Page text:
2006 Kia Rio Review

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Martin Padgett Martin Padgett Editorial Director
September 15, 2005



Small cars are suddenly in again, as surely as $3 gas is newly unappetizing to folks stuck in four-year notes on full-size trucks and SUVs. And it’s not just smart compact cars like the MINI that make sense in the era of $65-a-barrel oil. At those prices, the virtues of quieter efforts like the 38-mpg Kia Rio ring true and clear too.

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Even before prices stepped into the stratosphere, Kia says, the compact-car market was heading for bigger things. Some two million small cars are sold annually in the States, and big brands like Honda and Nissan are set to get back into the pool, with new entries slotting beneath the Civic and Sentra. Throw in a sub-Focus Ford and the inexpensive Chevy Aveo and Cobalt and Scion fleet and it’s a growing group not obsessed with size as much as it is fuel economy, equipment, and most importantly, price.


All of these factors, Kia execs told us as we squirted around urban and suburban roads around Seattle, are reason to expect bigger things from the bigger new Rio sedan and the vaguely Renault-looking Rio5 hatchback. For 2006, both Rios gain more space from a longer wheelbase and wider track, a better ride, and more horsepower from their gas-sipping four.


Catching no buzz


2006 Kia Rio5

2006 Kia Rio5

Both Rios use the same 1.6-liter four with variable valve timing, 110 horsepower, and 107 pound-feet of torque to execute their civic-minded duties. Even connoisseurs will like this smooth powerplant. Size works to its advantage; it’s not buzzy at all like larger four-cylinders can be, and with the lean weights of either model, power is ample enough for passing in the middle gears. The biggest smiles, however, will come from its 38-mpg highway economy rating and its nearly 450-mile driving range – longer than Tiger Woods, longer than a Toyota Prius, and short of a Jetta Diesel, among the best in the eco-car class. A four-speed automatic with decently staged gears and good response actually gets better gas mileage than the shiftier five-speed manual gearbox.


The typical four-cylinder rasp is absent, and so is the typical rental-car ride and handling of the smallest cars. The Rio ’s suspension layout is simple, straightforward MacPherson struts in front and a torsion-beam rear axle, with front and rear anti-roll bars. So outfitted, the Rio and Rio5 feel a bit like a BMW 3-Series after a gastric bypass, with light feedback in the steering (at least in the power-steering cars we sampled) and a pleasant responsiveness that will catch former SUV drivers totally off guard. Now, it’s difficult to make a car this compact swallow bumps in the road, but the Rio manages most road rash with civility.


It’s when trying to stuff it to the four-adult maximum that the Rio betrays its caste. With the driver seat back in a proper position, the back seat is almost devoid of legroom. Room for a child car seat? Yes. A Piston, Hawk, or Nugget? Not likely. The trunk is 30 percent larger than before, though, and maybe that’s the way to mass transportation with willing friends.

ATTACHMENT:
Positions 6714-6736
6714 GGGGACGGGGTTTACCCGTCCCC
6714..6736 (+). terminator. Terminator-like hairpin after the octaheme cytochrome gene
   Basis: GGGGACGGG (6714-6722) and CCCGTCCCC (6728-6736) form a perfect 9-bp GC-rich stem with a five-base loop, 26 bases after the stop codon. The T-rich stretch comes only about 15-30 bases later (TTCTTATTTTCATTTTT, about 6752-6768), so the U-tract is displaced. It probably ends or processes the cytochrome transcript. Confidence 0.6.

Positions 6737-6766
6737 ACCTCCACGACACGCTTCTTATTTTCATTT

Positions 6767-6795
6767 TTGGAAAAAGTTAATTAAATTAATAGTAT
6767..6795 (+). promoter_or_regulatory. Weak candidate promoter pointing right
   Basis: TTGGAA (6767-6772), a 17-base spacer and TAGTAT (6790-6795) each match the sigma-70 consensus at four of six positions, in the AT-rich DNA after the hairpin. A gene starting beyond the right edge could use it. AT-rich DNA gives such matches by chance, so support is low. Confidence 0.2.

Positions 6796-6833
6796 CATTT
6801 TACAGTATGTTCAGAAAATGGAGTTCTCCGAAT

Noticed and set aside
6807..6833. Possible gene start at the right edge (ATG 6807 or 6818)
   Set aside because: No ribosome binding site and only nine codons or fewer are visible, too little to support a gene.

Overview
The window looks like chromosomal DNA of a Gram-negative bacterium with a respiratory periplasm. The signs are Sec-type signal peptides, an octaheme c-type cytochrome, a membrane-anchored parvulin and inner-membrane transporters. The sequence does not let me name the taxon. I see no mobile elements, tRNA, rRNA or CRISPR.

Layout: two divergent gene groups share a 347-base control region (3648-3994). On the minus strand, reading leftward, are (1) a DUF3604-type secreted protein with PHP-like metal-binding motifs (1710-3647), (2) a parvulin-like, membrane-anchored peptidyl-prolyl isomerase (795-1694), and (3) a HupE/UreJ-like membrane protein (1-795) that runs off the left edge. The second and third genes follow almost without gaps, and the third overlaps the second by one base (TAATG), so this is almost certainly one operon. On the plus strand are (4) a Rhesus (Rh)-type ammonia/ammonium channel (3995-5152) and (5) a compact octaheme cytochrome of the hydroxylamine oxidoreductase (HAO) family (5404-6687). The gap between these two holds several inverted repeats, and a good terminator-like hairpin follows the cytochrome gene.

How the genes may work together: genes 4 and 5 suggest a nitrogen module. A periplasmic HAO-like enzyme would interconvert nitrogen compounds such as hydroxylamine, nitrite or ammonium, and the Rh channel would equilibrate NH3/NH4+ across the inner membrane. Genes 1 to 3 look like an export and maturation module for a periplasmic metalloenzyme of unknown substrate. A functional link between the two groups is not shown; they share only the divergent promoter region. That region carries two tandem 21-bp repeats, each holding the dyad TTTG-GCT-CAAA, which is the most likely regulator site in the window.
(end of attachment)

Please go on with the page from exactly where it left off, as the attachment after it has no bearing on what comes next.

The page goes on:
To its greater defense, the Rio’s interior is softly styled, with a dash-colored faceplate on the radio and a sculptured dash covered in light, open-grained plastic.


2006 Kia Rio5

2006 Kia Rio5

Of all the Rios, our most favorite was the rounded-off Rio5. Offered in SX trim, it gets 15-inch wheels, a small spoiler, some metallic trim and fog lights for a mere $13,500. Available with either a five-speed manual or a four-speed automatic transmission, it looks the least like it’s searching for a parking spot at T.J. Maxx and acquits itself as nicely on scenic two-lanes as it does through urban chores.


The Rio’s defining feature may be the package of safety gear Kia stitches into each one. There are six standard airbags, including full-length side-curtain airbags, making it the least expensive vehicle you can buy with so many crash cushions. The base car is pretty stark, but LX four-doors and the SX five-door can be outfitted with the automatic transmission, power steering, anti-lock brakes with rear discs, and a power package.


At $11,110 for the base Rio — or even $12,985 for the LX or even $14,040 for the five-door SX — cars like these should be on the shopping lists for more househusbands, students, and interstate-less townies. It’s a four-wheeled Vespa compared to the HUMMER H2s that ply most soccer fields and Target parking lots. And more and more, it’s a logical alternative to an empty wallet.



2006 Kia Rio/Rio5
Base price:
$10,570 (base); $12,445 (LX); $13,500 (Rio5)
Engine: 1.6-liter in-line four, 110 hp/107 lb-ft
Transmission: Five-speed manual or four-speed automatic, front-wheel drive
Length x width x height: 166.9 x 66.7 x 57.9 inches (Rio5: 158.1 in long)
Wheelbase: 98.4 inches
Curb weight: 2365-2487 lb
Fuel economy (EPA city/hwy): 32/35 mpg (manual); 29/38 mpg (auto)
Safety equipment: Dual front airbags, side and curtain airbags; anti-lock brakes optional
Major standard equipment: Eight-way driver seat; rear defroster; intermittent wipers (LX adds air conditioning; AM/FM/CD; power steering; tilt steering)

Warranty: Five years/60,000 miles

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